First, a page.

Are You Scared Nursing?
by Angela Brooks
I had someone ask me that question and I had to stop and think about what she was asking. Am I scared? I shook my head no, a little confused that she would think that I would be scared on my job.
Then it dawned on me that as an outsider looking into my world as a mental health nurse – yes – it is a scary job.
Even though our building is classified as non-hazardous – we are indeed a hazardous environment. After working in aggressive surroundings for so long you forget that aggression is not normal. Being attacked or observant of possibly being attacked has come so natural that when someone asks me if I am scared I have to stop and process what they are asking.
Walking along the hallways of people who have much more going on in their mind than what shows up on the outside keeps you on your toes to what is around you and behind you. You always walk with caution of your surroundings. A good shift is when you all walk out at the end of the day unharmed.
Let me explain that not all the people we serve are violent – but they are all unpredictable.
The same for people out in the community, Wal Marts, schools, grocery stores. We do not know who walks around us or who they are. These same kind of people we serve, the same ones that are in your community. The difference for me is a chart and a hospital number.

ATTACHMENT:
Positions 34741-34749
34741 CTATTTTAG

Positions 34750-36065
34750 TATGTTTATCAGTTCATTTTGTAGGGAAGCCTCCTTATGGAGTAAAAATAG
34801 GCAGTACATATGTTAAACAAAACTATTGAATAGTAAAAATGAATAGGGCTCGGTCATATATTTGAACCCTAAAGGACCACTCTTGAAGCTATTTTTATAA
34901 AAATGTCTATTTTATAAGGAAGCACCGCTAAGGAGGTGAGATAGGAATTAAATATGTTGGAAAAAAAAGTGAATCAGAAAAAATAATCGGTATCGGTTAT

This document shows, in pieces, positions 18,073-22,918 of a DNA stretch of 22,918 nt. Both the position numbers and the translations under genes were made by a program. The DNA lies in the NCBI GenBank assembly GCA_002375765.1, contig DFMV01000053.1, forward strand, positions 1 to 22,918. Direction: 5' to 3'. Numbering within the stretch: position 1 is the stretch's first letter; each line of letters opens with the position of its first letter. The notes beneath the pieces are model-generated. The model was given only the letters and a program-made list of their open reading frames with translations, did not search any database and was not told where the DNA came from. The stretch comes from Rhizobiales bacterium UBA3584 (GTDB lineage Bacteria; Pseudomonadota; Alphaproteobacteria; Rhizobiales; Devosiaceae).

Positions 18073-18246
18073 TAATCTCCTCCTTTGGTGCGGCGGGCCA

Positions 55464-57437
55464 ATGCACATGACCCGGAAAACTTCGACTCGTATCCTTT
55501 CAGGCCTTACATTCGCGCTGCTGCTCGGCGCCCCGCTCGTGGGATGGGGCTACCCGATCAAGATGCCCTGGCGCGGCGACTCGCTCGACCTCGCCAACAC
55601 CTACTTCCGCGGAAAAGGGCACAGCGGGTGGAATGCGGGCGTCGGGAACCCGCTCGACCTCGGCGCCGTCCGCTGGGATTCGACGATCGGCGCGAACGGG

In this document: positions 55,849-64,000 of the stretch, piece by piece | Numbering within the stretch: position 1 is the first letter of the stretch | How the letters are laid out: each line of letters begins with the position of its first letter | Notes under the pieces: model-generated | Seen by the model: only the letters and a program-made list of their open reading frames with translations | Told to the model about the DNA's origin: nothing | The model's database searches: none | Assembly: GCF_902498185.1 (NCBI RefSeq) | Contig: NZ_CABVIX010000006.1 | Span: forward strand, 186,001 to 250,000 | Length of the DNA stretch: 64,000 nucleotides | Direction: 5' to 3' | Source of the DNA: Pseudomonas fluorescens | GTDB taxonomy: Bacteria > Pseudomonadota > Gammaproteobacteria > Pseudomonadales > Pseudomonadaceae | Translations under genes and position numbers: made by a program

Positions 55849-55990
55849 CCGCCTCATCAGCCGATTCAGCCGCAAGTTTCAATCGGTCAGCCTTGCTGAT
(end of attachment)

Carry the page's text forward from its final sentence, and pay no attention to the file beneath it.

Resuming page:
As you can imagine the staff turn around rate is pretty large for an aggressive environment where most can go to a safer job and make more money without dealing with the possibility of being attacked.
After working in high stress – constantly waiting for the next event, you begin to burn out. Burn out happens before you really even know it is happening. The irritation, sleep deprived, stress, mood swings, dread going to the time clock, running to clock out, while on vacation after day two already dreading going back in a week. Snapping at co-workers, snapping at your family – it is time for a change.
Most nurses who want out of nursing do not know what else they can do or would want to do so they stay in nursing. Most nurses are multi-talented but only use a part of who they are. I have had many years that I loved my job and serving my patients. It came a time when I had to begin looking at myself and how I could better serve me. I am sure you have probably come to that same crossroads, you still enjoy nursing but you need something more for yourself.
A nurse is more than someone who walks up and down a hall – passes pills and she /he is a divine model of service to others. Learn how one burnt-out nurse turned her service worldwide to serve those with greatness with a smart phone, ipad and her blog – click to find out how watch this video.
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